Small Changes Give Low Cholesterol Diet Added Punch
WebMD News Archive
Feb. 11, 2000 (Atlanta) -- Veggie burgers, soy milk, heart-healthy margarine
-- consider them options in a well-diversified, cholesterol-lowering
'portfolio,' say authors of a new study. Their results show that small daily
investments in these readily available foods can improve blood cholesterol
levels significantly -- when combined with a low-fat, low-cholesterol diet.
Ratios of 'good' and 'bad' cholesterol are important indicators of heart
Describing his results as "very hopeful," lead author David J. A.
Jenkins, MD, PhD, professor of metabolic/nutritional sciences at the University
of Toronto School of Medicine, tells WebMD that 13 to 14 grams daily of soy or
vegetable protein foods -- such as the typical veggie burger -- increased good
cholesterol (HDL) levels and reduced total cholesterol. The study was published
recently in the scientific journal Metabolism: Clinical and
"We showed that people can make big differences in their cholesterol
ratios -- and without eating particularly large portions. [People in the study]
quite easily accommodated 14 grams of soy protein on a regular basis, just one
meal in the day," says Jenkins. "Many companies are producing soy
products, taking it quite seriously. There's much to choose from. It's much
easier for our Western-diet eaters to get satisfaction from the manufactured
products than from a block of tofu."
Previous research has shown that dietary changes can reduce bad cholesterol
(LDL) by as much as 18%. By increasing intake of soluble fiber and vegetable
protein, total cholesterol levels can be reduced by an additional five to 10%
or more. Also, other plant products -- including flavonoids in fruits and
vegetables, isoflavones in soy, and lignans in flaxseed -- may help prevent
harm from cholesterol.
Cholesterol-lowering medications can achieve reductions of 15-20% -- but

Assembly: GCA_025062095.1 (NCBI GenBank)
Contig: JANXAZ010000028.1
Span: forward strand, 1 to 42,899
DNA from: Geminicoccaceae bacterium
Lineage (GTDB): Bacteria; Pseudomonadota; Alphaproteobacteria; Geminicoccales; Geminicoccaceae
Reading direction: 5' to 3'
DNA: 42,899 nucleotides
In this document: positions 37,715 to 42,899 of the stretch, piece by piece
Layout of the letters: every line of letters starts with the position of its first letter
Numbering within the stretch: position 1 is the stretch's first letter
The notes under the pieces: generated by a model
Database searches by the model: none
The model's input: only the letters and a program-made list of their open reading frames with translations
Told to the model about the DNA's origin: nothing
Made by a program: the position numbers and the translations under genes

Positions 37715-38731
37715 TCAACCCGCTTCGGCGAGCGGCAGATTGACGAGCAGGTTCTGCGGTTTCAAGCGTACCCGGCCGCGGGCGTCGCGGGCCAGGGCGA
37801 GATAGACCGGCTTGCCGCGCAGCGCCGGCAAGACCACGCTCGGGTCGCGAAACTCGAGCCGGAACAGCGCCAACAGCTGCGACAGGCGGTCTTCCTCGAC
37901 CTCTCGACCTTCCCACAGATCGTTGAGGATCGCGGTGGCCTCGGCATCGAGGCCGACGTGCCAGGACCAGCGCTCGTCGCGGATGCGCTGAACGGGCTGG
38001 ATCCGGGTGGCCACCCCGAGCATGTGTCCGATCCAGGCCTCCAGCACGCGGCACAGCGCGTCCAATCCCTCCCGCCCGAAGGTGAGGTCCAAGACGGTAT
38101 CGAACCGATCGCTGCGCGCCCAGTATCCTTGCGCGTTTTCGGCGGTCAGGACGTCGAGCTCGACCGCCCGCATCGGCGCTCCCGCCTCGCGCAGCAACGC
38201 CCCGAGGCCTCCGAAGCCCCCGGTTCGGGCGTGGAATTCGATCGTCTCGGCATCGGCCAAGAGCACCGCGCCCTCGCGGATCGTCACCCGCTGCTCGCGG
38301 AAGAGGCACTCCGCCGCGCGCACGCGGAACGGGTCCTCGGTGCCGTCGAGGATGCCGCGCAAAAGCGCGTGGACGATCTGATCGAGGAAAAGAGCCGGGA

Jenkins says the same can be achieved through dietary changes.
In this study, the authors recruited 15 men and five women, average age 58,
and all with high cholesterol. The 20 people were already participating in an
eight-week National Cholesterol Education Program (NCEP) study that required a
daily diet low in saturated fat (less than 7 mg daily) and cholesterol (less
than 200 mg cholesterol daily). Every day, each person in the study substituted
a meal item with something from a list of readily available soy, fiber, or
vegetable protein foods.
The study participants were divided into two groups. Frozen dinners, veggie
burgers and wieners, and vegetarian cold cuts were among the treatment group's
choices. Soluble-fiber food choices consisted of dried soups and breakfast
cereals containing oat, barley, and legumes. On the comparison group's list:
typical low-fat items such as skim-milk yogurt, low-fat cheese, and cottage
cheese, and a number of low-fat, low-soluble-fiber microwavable frozen
At the end of the eight-week study, the treatment group's cholesterol levels
showed significantly higher HDL cholesterol. The LDL cholesterol was also
significantly reduced. While one woman was on hormone replacement therapy and
one man was being treated with a cholesterol-lowering medication, neither
responded differently from the other subjects, says Jenkins.